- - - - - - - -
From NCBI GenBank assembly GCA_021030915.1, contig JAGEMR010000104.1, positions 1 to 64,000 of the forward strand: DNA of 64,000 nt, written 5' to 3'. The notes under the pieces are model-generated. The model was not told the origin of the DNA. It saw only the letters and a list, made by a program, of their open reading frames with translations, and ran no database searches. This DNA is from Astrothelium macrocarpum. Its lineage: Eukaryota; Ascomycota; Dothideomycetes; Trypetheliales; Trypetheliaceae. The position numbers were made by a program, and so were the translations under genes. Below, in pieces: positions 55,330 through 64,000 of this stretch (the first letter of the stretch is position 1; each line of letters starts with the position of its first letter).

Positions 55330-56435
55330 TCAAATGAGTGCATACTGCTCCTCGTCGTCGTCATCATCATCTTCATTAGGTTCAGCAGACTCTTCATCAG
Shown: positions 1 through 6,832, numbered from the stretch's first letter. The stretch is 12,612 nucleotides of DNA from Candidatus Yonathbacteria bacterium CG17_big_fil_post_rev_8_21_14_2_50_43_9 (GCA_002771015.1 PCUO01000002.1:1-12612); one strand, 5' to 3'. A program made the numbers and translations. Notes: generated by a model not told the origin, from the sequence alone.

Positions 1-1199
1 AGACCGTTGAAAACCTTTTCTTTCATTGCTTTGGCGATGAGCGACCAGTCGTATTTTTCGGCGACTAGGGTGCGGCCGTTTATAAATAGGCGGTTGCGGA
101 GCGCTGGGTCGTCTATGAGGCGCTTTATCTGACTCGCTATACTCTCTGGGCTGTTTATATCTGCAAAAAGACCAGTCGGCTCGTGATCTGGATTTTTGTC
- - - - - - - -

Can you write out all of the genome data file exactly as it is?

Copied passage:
From NCBI GenBank assembly GCA_021030915.1, contig JAGEMR010000104.1, positions 1 to 64,000 of the forward strand: DNA of 64,000 nt, written 5' to 3'. The notes under the pieces are model-generated. The model was not told the origin of the DNA. It saw only the letters and a list, made by a program, of their open reading frames with translations, and ran no database searches. This DNA is from Astrothelium macrocarpum. Its lineage: Eukaryota; Ascomycota; Dothideomycetes; Trypetheliales; Trypetheliaceae. The position numbers were made by a program, and so were the translations under genes. Below, in pieces: positions 55,330 through 64,000 of this stretch (the first letter of the stretch is position 1; each line of letters starts with the position of its first letter).

Positions 55330-56435
55330 TCAAATGAGTGCATACTGCTCCTCGTCGTCGTCATCATCATCTTCATTAGGTTCAGCAGACTCTTCATCAG
Shown: positions 1 through 6,832, numbered from the stretch's first letter. The stretch is 12,612 nucleotides of DNA from Candidatus Yonathbacteria bacterium CG17_big_fil_post_rev_8_21_14_2_50_43_9 (GCA_002771015.1 PCUO01000002.1:1-12612); one strand, 5' to 3'. A program made the numbers and translations. Notes: generated by a model not told the origin, from the sequence alone.

Positions 1-1199
1 AGACCGTTGAAAACCTTTTCTTTCATTGCTTTGGCGATGAGCGACCAGTCGTATTTTTCGGCGACTAGGGTGCGGCCGTTTATAAATAGGCGGTTGCGGA
101 GCGCTGGGTCGTCTATGAGGCGCTTTATCTGACTCGCTATACTCTCTGGGCTGTTTATATCTGCAAAAAGACCAGTCGGCTCGTGATCTGGATTTTTGTC